Jeff said:

IntaminHater said:
Now I'm not a unit holder so I really don't have a lot of room to talk here, but I don't understand what everyone is upset about. Sure they may feel that the offer is less than what it should be, but it's $11.50.

I stopped reading at this point since there's no point in going further after that opening statement.

Someone who is not a unit holder may be the most objective at this point.

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Saturday, January 2, 2010 11:21 AM

I'm not sure why only unitholders would have anything valuable to contribute to the discussion.

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Saturday, January 2, 2010 11:53 AM

Actually, I have yet to see any valuable contribution to the discussion from a non-unitholder. All I've read so far is "what are you people complaining about? You should be glad they're giving you $11.50. Because if you don't take that, the price will go down to 0, and Cedar Fair will go bankrupt, and I won't be able to ride Maverick again, and it will all be your fault."

If any non-unitholders have something valuable to add, fire away. Now something like "RGB, let me send you a check to make up for some of the loss you'll incur if this deal goes through" would be very valuable to this discussion. It's easy to be objective if you have nothing at stake. But then, who says discussions like this have to be objective?

Hopman, they may be thinking about which coasters to tear down so they can put in a casino,1200 condos, and some trendy boutiques (kind of like the Coney Island proposals).

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Saturday, January 2, 2010 12:14 PM

Right, it's way more valuable to insinuate that if this sale does goes through then the parks will be torn down, you'll never get to ride Maverick again, and it will be all our fault for taking the deal.

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Saturday, January 2, 2010 1:18 PM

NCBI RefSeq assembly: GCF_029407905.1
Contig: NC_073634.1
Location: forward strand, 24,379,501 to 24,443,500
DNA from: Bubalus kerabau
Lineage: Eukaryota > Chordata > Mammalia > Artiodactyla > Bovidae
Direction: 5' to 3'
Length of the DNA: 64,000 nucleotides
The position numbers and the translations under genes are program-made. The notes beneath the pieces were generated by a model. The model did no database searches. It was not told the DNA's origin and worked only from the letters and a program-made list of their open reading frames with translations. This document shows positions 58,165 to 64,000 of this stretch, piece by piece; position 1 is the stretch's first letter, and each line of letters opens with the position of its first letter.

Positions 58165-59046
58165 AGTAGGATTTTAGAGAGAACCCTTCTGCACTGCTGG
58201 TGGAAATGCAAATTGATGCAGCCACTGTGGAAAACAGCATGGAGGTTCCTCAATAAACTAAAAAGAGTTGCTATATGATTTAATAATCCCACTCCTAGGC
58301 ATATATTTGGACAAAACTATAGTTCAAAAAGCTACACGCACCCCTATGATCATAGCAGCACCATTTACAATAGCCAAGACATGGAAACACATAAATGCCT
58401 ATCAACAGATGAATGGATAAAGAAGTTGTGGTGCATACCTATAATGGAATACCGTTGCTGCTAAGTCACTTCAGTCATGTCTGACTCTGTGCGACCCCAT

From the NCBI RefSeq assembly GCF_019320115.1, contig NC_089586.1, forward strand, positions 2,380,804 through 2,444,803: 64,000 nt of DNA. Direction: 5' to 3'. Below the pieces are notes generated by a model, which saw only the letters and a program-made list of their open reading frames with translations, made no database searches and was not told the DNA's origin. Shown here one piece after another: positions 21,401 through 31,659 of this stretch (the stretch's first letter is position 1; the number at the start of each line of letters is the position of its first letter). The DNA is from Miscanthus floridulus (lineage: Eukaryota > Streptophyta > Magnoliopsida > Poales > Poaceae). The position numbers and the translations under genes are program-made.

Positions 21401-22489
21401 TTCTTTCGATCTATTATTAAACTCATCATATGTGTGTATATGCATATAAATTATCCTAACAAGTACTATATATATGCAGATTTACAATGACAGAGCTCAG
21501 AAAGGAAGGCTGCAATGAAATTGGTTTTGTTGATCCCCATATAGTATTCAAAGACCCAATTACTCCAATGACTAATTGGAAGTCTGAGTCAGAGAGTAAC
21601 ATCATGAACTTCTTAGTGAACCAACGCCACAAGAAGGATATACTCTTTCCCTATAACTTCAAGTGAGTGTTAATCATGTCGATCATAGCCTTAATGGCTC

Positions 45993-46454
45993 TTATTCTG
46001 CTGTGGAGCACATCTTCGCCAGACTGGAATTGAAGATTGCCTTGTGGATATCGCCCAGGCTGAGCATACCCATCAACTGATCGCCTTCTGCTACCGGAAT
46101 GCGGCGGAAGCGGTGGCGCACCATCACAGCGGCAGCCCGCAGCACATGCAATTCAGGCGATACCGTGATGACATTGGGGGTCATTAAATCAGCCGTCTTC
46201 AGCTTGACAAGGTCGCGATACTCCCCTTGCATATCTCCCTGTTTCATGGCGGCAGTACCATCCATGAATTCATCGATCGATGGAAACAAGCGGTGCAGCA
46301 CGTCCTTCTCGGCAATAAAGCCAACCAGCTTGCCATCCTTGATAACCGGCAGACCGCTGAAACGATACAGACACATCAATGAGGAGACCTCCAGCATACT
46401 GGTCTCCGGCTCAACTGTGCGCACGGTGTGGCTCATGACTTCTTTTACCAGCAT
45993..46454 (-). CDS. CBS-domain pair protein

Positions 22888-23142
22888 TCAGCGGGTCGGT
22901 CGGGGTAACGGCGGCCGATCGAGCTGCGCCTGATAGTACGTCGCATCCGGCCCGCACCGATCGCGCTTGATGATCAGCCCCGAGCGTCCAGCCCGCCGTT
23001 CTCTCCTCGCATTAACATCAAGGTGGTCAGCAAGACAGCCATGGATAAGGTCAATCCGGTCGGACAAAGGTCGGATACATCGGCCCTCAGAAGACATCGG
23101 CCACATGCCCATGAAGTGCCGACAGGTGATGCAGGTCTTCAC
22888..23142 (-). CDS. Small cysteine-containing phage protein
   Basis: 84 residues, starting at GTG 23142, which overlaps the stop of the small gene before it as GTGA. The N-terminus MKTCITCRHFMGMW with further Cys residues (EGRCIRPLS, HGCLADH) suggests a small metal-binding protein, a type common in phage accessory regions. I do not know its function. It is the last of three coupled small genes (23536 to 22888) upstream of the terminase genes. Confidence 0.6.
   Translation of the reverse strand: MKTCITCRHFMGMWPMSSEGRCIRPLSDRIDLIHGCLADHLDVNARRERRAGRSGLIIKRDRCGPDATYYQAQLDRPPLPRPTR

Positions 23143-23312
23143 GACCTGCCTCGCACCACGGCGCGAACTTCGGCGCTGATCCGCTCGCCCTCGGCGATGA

Uh, if you say you don't see why people would be "upset" over $11.50, you probably haven't thought about the fact that perhaps people paid $20 or more. That has nothing to do with being objective, it has to do with not paying attention.

No one said non-unit-holders didn't have anything to contribute.

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Saturday, January 2, 2010 1:26 PM

Uh, I guess that's true if you only read part of the point being made. The rest was a suggestion that $11.50 is more than nothing and there is a chance the stock would become worthless as things are at the moment. That may not be true or accurate, but if you stopped reading the post at the first part of the opening statement, then you didn't understand the point being made.

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Saturday, January 2, 2010 2:06 PM

And perhaps those are valid points, but saying you can't understand why anyone wouldn't be happy with that is pretty silly from where I sit.

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Saturday, January 2, 2010 2:19 PM

... they may be thinking about which coasters to tear down so they can put in a casino,1200 condos, and some trendy boutiques (kind of like the Coney Island proposals).

Who wants to buy a condo in Sandusky? ;) Granted, a casino would bring in more jobs, but still.

Now if they wanted to teare down Cedars, that might work better.

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Saturday, January 2, 2010 3:15 PM

Demolish Mean Streak, and build some casinos, and I wouldn't mind at all. Casino are cool.